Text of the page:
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At UW, Future Teachers Wade Through Molecules to Learn Science Principles

people's hands and feet silhoutted against a background of red and white spheres
UW students stand amid virtual molecules in the Shell 3-D Visualization Center as part of a new method to teach the principle of density to future elementary school teachers. (UW Photo)

Take a graduated cylinder.

Pour in maple syrup, salt water, regular water and some vegetable oil.

Describe what you think will happen.

Despite using this, and other engaging, hands-on activities to teach the principle of density to future elementary educators, Alan Buss routinely found that his students struggled to explain the concept. But with access to the University of Wyoming’s Shell 3-D Visualization Center, expert assistance from center intern Kyle Summerfield and a research sabbatical, Buss has created a novel, immersive experience that places future students in the middle of the concept they are studying.

“One of the affordances of the CAVE (Cave Automatic Virtual Environment) is that it allows us to immerse students, not just visually, but physically,” says Buss, associate professor of elementary and early childhood education. “That’s where its power really lies. It’s a kinesthetic experience.”

That experience places students in the midst of two of the substances used in the cylinder assignment.

“The idea is to shrink the users down to the size of molecules, so that they can see what density is, which is the arrangement of the molecules and how tightly packed they are, as well as the weight of the molecules themselves,” Buss says. “It’s that combination of factors.”

Students are able to witness -- and manipulate -- that interaction in three scenarios: water molecules alone, vegetable oil molecules alone, and an interaction of the two together.

“Hopefully, it’s an experience that not just helps them better understand density, but it’s also an experience that becomes an anchor in their memory,” Buss says of his goals for students of all ages.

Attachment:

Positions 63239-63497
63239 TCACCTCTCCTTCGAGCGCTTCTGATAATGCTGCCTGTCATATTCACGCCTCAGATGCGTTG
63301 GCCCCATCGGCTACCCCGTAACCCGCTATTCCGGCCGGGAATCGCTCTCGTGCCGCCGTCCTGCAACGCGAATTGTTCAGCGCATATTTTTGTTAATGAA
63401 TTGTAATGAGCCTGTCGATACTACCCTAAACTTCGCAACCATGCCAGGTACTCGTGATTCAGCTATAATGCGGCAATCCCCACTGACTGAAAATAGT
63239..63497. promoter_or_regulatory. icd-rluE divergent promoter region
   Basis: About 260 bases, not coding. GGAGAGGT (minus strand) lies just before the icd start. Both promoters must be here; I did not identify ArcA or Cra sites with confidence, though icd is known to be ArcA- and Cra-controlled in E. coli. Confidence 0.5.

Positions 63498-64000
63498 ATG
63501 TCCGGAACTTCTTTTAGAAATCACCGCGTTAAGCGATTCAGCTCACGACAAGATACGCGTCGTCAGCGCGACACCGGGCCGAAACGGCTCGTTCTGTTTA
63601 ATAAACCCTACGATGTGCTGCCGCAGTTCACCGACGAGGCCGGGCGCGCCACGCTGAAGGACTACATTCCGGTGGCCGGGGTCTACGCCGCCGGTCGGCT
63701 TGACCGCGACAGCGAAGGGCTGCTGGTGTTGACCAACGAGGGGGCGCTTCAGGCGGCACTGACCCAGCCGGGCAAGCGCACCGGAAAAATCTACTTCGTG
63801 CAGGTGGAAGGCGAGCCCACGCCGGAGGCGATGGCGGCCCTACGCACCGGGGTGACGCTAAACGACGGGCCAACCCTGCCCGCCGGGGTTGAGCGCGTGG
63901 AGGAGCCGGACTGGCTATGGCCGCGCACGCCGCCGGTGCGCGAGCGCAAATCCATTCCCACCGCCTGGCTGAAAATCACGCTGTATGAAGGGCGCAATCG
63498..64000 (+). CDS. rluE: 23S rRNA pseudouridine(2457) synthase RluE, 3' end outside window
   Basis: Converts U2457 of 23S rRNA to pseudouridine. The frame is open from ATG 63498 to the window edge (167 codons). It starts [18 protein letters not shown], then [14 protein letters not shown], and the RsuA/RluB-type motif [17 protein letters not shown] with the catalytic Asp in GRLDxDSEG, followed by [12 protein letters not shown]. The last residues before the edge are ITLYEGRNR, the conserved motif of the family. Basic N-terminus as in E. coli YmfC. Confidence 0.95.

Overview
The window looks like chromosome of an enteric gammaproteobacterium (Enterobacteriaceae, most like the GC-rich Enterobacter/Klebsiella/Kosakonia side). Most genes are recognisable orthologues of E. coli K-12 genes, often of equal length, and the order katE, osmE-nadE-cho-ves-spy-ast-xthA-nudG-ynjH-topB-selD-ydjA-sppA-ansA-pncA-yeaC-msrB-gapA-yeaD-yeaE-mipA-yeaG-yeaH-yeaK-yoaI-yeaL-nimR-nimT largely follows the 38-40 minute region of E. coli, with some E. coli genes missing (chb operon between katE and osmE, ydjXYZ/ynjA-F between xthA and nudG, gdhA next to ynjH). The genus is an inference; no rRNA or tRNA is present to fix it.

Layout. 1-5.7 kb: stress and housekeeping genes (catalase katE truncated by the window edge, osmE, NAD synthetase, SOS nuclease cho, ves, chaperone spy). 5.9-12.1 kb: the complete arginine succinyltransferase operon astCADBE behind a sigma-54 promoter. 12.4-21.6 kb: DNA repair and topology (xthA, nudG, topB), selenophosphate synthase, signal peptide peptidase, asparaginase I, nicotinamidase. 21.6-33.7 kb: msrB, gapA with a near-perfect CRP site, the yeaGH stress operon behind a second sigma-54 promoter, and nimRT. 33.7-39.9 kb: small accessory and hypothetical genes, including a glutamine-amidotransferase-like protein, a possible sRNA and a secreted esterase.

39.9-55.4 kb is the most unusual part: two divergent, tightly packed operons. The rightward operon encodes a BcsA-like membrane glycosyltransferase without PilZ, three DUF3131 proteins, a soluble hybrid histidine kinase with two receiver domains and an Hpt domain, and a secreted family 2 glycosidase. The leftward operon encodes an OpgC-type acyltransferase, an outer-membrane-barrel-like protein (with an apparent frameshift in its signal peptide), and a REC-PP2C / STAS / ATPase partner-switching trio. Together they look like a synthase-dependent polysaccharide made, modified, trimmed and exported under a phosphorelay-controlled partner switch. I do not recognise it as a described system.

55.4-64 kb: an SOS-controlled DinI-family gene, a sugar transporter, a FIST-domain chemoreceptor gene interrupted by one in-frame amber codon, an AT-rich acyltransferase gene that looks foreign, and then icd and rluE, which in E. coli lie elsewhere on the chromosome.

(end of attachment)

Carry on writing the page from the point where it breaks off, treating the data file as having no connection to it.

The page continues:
Seeds of the project were planted in the late 1990s, when Buss visited a virtual reality cave at the University of Michigan. A tour of UW’s Shell 3-D Visualization Center shortly after it opened sparked renewed interest in exploring the potential of using immersive technology in teacher education.

“I toured the facility a couple of years ago, but it took some time for me to actually congeal the ideas as to what I wanted to do,” Buss says.

Watching students in UW’s “Physical Science in Elementary Schools” course continue to struggle to explain density and buoyancy as concepts eventually provided the focus for the exploration that spanned the summer and fall of 2015.

man standing outside and talking to a group of people

Alan Buss, associate professor of elementary and early childhood education, led development of the new three-dimensional learning experience. (UW Photo)

Software Challenges

A clear, early challenge was a technical one: creating the environment Buss envisioned using gaming software. He soon learned that the process was far more complex than initially expected. Becoming proficient at using the software required practice following interactive videos targeting beginners, and having to revisit those basic tutorials when things didn’t go as planned.

“It really helped me empathize with my students, especially as I will be asking them to learn new software this semester,” he says of the unexpected challenges that arose in the process of learning and creating at a “beginner” level.